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CELEBRATING WOMEN IN SPORT ATHLETES WHO INSPIRE In every sport, in every nation, there are women who are taking the game to another level, inspiring others to take up the challenge and do even better. It’s an endless discussion: What makes a great athlete truly amazing? How can we properly honour women in sport? And who’s the best / kewlest / GOAT sportswoman of them all? And what We don’t have the answer to that (to any of that, really – though we did do a whole magazine
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by Cape at 6 Sport honouring some of South Africa’s top women in sport…go check it out). Everybody has their own ideas on who’s the best. Ask four fans for their favourites, and you’ll get at least that many options. We know, because that’s what we did. So after much debate, here are four of Cape At 6’s favourite women in sport – and why you really ought to love them, too.
SIRI LINDLEY: WORLD TRIATHLON CHAMPION, COACH, CANCERASSKICKER
Siri Lindley didn’t even know how to swim when she started doing triathlons – and ten years later she ended up being the best triathlete in the world (twice), and even won the 2001 Aquathlon World Championship. She was part of the International Triathlon Union’s inaugural Hall of Fame class. She’s an author, a coach and a speaker, and the co-founder of Believe Ranch and Rescue, a non-profit focused on rescuing horses from slaughter. And her story of how she got where she is today is super inspiring. I feel like Siri almost looks for people to say no to her so she can prove them wrong. From her not being able to swim, crappy physical performances, toxic brand/ sponsorship deals, her love life…the list goes on. It’s long, but Tony Robbins does an amazing podcast episode with Siri – it goes through her whole journey, and it’s well worth listening to. There’s so much of her story and her approach to life that resonates with me. She’s just awesome. And she also recently overcame cancer (leukemia) and still just has one of the most positive outlooks on life. I also have this long-term goal of wanting to complete a triathlon one day – but don’t tell anyone I told you…
THEMBI KGATLANA: AFRICAN FOOTBALL PHENOMENON Thembi Kgatlana has done it all. She’s well-known for her skills in SA soccer, which earned her the title African Women Footballer of the year, and she scored the best goal of the year (taking goals from men and women alike into account). She has shone in the US, in China and now in Europe. One thing about Thembi is that she has a strong faith in God and works very hard to earn her success. I remember while she was at UWC, I would often see her training alone with her coach while others were resting. But what makes her really awesome is that she’s still grounded in her community, and she doesnt think twice before lending a helping hand to the needy. Besides her own foundation and tournament to develop not just women but also men footballers in her community, she is also a philanthropist, having financially supported many causes. She is a go-getter and an (over) achiever, but she puts God first and is passionate about community development. ISSUE 6 | 21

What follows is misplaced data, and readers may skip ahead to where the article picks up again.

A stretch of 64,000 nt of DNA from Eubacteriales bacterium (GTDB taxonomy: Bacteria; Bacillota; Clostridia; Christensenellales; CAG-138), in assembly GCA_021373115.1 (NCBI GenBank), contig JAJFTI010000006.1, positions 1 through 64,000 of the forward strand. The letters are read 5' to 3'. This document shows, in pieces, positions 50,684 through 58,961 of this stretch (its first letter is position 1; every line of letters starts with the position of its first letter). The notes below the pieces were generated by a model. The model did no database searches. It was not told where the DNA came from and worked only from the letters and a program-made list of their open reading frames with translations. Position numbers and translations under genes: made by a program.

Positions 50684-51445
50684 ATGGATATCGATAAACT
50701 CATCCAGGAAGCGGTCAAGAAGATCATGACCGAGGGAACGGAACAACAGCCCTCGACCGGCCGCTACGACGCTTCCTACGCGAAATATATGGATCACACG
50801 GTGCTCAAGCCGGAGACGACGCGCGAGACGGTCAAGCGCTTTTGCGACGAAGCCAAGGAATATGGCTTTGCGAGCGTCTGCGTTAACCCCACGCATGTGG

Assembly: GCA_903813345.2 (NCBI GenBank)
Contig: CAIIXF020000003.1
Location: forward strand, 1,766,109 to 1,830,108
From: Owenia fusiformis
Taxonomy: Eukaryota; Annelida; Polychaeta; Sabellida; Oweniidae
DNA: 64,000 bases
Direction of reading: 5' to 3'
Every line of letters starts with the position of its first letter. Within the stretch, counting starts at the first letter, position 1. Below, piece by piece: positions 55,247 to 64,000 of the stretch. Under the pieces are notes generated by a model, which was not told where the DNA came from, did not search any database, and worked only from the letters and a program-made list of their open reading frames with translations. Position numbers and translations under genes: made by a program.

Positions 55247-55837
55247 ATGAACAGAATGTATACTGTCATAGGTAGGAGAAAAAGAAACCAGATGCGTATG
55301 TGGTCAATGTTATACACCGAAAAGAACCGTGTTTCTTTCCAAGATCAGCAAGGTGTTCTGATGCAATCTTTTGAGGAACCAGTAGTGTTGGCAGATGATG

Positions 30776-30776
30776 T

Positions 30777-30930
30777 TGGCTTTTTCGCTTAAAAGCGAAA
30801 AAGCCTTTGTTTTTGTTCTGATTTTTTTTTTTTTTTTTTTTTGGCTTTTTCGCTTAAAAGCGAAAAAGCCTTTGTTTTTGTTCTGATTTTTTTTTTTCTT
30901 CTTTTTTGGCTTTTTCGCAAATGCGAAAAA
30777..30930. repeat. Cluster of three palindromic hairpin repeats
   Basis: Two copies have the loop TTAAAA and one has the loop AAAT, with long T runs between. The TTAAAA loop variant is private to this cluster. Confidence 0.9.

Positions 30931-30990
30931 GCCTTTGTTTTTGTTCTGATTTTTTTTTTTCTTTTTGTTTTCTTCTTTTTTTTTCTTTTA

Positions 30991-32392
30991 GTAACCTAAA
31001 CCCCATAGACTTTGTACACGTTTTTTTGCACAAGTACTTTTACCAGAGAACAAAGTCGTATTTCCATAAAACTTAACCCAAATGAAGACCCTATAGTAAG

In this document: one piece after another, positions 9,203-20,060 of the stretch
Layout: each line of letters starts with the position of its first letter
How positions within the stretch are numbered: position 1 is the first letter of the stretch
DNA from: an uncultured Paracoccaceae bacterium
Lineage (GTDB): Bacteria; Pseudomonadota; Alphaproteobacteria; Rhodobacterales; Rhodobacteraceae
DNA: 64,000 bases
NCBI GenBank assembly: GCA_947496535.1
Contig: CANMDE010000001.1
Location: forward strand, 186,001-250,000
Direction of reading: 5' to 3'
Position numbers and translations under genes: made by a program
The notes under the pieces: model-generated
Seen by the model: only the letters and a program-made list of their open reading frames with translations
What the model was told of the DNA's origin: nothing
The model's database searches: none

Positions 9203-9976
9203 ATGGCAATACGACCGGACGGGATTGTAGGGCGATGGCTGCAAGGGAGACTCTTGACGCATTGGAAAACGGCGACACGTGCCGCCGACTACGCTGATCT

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CASTER SEMENYA: RIGHTEOUS RUNNER Caster Semenya is not just one of the greatest runners South Africa – and the world – has ever seen (you don’t win two gold medals in separate Olympics, and three world titles, by accident, after all). She’s also one of the most resilient. She’s had to deal with underhanded and invasive testing, with intense public scrutiny of her life and her body, and with being banned for not being the kind of woman World Athletics approves of in their events. Despite all that, Caster has refused to let others define who she is and what she can be. Her bravery in fighting for what she believes is right and being unapologetically herself in front of all us is truly inspiring. She continues to do what she loves, no matter the obstacle, and that inspires me to be brave and to stand firm in who I am despite the disapprovals of society. As a black woman I could not be more proud to see the representation that she stands for. And I’m proud that she’s managed to inspire an entire movement to #LetHerRun. In a world full of division and hatred, that gives me hope for a brighter future.